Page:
A Wee Bit of Metablogging

It’s inevitable that fledgling bloggers like me end up doing a lot of thinking about What Blogging Is and What It Means. To the old guard these are probably boring questions by now. So it’s with apologies to them that I turn attention toward Ed Heil, who is ambivalent about blogging:

More and more it seems to me that “having a blog” is to the early zeros what “having a web page” was to the mid nineties and “having an email address” was to the early nineties . . .

You know how a fad invades one subculture after another, including different segments of mainstream society? You can watch blogging do that, like “having a web page” did once before. The phenomenon mutates as it moves.

I’m feeling like rebelling against bloggitude by creating a Web Page. Yes! A web page! I haven’t had a web page that I actually maintain or care about for about five years, seriously. I have a blog but I have no regular web page . . .

It’d be kinda like a blog but more flexible, with more stability and structure, but it wouldn’t have that breathless up to the minute “this is NEWS!” feeling that blogs thrive on, that differentiates them from commonplace plebeian Web Pages.

First of all, I want to make a distinction between blogging-as-fad and the ideal of blogging, wherever it may exist. Just as, in the old days, there were perhaps five well-designed, interesting personal web pages for every hundred gaudy, unupdated, animated-gif monstrosities, only a tiny fraction of the blogs that are out there are really worth your time. These are the ones that are the smartest and best written, as inevitably influenced by your own hobbies, interests, political leanings, and which bloggers you actually know. Regardless of how faddish blogging becomes, a core number of weblogs are going to exemplify what’s best about the blogosphere — superlative writing and commentary channeled directly to readers, bypassing the normal gatekeepers of publishing.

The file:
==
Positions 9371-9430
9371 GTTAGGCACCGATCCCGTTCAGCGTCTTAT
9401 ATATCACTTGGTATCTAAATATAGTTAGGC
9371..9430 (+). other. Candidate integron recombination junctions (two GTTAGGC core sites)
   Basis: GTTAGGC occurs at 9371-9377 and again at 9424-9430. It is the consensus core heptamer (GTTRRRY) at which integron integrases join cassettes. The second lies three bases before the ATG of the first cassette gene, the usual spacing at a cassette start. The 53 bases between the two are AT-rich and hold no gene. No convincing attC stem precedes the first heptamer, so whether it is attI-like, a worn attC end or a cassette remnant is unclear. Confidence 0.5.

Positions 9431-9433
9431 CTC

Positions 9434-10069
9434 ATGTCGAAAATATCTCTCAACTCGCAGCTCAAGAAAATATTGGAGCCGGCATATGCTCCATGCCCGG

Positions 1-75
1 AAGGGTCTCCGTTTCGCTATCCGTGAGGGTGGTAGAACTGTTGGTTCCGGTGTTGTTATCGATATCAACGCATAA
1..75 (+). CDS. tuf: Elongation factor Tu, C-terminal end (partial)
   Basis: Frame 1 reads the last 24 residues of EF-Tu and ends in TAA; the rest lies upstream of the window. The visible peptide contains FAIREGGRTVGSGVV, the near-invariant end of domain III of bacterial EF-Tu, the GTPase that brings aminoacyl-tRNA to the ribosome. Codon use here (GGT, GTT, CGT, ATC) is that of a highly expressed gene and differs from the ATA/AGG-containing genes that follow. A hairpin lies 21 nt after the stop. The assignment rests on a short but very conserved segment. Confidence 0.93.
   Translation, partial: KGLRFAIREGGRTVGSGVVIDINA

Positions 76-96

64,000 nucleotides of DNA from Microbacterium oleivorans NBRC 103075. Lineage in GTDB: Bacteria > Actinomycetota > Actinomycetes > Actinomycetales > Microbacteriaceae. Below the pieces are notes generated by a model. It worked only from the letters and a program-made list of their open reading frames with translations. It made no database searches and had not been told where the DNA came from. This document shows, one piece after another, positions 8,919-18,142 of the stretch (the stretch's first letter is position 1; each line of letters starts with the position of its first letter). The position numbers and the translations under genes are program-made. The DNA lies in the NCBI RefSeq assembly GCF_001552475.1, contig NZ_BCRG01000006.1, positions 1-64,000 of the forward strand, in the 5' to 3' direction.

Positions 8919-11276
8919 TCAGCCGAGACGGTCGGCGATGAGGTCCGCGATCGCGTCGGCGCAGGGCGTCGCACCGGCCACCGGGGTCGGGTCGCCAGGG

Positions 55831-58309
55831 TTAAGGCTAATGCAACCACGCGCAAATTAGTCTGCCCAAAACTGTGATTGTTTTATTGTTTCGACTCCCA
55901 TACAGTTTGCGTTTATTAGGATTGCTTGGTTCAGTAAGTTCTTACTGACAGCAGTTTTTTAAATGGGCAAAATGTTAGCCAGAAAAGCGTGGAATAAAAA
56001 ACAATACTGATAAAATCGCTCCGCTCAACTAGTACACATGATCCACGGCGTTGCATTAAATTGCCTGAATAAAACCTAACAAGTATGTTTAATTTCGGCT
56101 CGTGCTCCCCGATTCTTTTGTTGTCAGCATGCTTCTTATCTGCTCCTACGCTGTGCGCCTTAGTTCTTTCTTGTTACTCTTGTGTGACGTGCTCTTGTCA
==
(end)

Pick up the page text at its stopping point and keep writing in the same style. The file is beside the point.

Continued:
Ed suggests that a “This Is News” quality is what distinguishes blogs from web pages. I’m not sure that’s the case; it’s at least more complicated than that. Certainly one strand of blogging seems to be the whole Newshound/Link Monkey approach. But at least a couple other blog models, The Columnist/Commentator and the Personal Diarist, aren’t necessarily tied up with the news cycle or with providing a url to the very latest thing. Most bloggers wear all three of those hats at different times, anyway. What distinguishes a weblog from even a regularly-updated web page is the implicit demand for a constant stream of verbiage. Accomplishing that in a way that is actually worth reading and not mere egoism is very hard, and requires skills that have nothing to do with coding Web pages or participating in the latest Internet tweak, but rather ones that deal with something more ancient and elusive – artful communication. As long as that doesn’t go out of style, blogs – the best of them, at least – won’t either.